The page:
Stephanie Krent, Imaging Performance Partnership
A new article released early online for Health Affairs last week aims at understanding the recent downturn in imaging utilization.
While the news may not surprise any imaging leaders, the high-profile article raises awareness of the slowdown in imaging utilization—perhaps the first to do so since MedPAC’s report last year.
Health Affairs takes note of imaging downturn
Robin Brand, Imaging Performance Partnership
A study in the July/August issue of the Journal of Digital Medical Sonography showed automated breast ultrasound (ABUS) to be as reliable a screening tool as MRI in women with dense breast tissue.
The study, though limited to 24 women, does show promise for the less-expensive modality.
ABUS versus MRI in dense breast screening
Shaun Lillard, Imaging Performance Partnership
As imaging news site AuntMinnie.com reports in a recent article, the American College of Radiology (ACR) has decided to commercialize the evidence-based appropriateness guidelines it began publishing almost two decades ago. The organization is aiming to make its ACR Appropriateness Criteria into a national standard for ordering physicians.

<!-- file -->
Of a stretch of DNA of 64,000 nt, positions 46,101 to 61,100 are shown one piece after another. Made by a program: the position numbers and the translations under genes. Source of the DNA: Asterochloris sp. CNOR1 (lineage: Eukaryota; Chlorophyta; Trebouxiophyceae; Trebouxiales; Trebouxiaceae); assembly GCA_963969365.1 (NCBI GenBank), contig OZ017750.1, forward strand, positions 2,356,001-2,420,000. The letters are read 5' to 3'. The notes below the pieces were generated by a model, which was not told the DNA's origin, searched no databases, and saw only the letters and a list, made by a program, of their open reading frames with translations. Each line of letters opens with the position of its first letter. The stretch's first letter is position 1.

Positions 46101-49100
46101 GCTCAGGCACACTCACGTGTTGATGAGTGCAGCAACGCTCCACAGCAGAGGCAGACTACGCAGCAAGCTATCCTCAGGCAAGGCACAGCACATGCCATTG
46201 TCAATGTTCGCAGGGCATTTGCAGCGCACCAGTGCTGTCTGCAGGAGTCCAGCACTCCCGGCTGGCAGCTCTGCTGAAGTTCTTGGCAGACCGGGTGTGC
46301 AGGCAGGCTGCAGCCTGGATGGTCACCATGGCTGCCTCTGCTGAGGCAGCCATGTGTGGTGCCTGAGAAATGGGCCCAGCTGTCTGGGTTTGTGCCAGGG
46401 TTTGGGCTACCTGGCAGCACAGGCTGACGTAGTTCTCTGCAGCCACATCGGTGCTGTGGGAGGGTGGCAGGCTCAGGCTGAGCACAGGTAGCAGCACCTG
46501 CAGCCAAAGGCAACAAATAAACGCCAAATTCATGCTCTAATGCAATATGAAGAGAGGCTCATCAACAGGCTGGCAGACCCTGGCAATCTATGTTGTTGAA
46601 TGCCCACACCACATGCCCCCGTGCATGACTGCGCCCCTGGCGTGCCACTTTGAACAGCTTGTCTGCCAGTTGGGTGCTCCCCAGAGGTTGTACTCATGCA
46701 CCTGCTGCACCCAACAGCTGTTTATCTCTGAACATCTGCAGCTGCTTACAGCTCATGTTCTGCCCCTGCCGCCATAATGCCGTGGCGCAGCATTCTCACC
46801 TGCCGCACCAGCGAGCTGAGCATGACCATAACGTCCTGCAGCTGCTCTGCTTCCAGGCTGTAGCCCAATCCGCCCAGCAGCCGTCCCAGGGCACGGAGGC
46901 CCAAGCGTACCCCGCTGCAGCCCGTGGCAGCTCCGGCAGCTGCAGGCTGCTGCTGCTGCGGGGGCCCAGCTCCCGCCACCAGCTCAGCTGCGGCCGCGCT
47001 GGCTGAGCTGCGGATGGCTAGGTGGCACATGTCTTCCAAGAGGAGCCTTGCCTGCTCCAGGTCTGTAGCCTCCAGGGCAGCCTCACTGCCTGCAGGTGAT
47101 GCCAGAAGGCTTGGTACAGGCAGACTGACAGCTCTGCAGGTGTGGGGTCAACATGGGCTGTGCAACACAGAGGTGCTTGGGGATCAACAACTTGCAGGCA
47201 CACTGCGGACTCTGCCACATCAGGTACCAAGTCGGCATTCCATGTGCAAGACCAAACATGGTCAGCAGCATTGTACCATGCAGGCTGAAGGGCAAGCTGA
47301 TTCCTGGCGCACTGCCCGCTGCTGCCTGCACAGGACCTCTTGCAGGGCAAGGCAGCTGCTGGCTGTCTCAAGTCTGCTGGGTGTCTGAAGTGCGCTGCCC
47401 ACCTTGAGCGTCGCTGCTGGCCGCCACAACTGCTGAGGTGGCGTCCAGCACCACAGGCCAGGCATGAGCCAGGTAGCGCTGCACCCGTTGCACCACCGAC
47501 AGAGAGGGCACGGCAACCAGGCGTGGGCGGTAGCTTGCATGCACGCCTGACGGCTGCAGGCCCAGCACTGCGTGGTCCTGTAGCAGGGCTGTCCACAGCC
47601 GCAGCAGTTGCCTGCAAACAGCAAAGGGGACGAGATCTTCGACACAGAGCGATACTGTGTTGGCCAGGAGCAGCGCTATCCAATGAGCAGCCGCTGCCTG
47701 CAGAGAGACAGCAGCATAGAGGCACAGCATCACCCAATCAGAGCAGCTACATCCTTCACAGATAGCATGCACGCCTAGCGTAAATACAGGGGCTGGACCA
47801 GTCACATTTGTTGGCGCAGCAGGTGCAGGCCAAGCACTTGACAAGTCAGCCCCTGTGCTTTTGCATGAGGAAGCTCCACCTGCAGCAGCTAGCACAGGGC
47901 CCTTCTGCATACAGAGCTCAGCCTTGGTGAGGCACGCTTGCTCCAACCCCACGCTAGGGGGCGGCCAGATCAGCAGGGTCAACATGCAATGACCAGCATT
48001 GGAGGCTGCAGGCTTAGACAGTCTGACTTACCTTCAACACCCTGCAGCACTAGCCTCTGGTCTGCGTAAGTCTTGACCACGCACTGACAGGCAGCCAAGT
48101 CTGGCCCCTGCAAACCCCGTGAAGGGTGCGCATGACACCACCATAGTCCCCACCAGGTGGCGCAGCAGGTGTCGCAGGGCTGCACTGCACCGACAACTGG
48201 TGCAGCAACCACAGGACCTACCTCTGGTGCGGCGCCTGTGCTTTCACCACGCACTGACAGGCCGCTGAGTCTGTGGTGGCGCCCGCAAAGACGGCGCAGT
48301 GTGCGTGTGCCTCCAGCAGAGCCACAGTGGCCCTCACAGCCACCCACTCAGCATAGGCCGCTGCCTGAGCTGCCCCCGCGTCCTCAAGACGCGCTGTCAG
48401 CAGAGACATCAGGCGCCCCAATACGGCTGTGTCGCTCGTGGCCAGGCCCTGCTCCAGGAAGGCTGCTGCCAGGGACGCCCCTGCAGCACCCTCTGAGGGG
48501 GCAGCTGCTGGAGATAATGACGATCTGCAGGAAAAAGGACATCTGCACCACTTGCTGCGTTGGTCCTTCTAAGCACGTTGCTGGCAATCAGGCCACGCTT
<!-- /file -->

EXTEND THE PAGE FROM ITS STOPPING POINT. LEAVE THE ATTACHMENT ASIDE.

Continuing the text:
It recently entered into an exclusive agency agreement with the National Decision Support Company (NDSC), and will name the product "ACR Select." The NDSC has agreed to provide HER vendors with the technical platform, support, and licensing of the product so it can be incorporated into computerized physician order-entry systems (CPOE).
The ACR Appropriateness Criteria encompasses over 1,380 topics and 614 variant conditions to help physicians understand which imaging procedures to order and when they are necessary. The database of guidelines is constantly updated by a panel of around 300 volunteer physicians, divided into 20 specialty panels, embodying over 20 organizations.
Commercializing national standards: The details behind the decision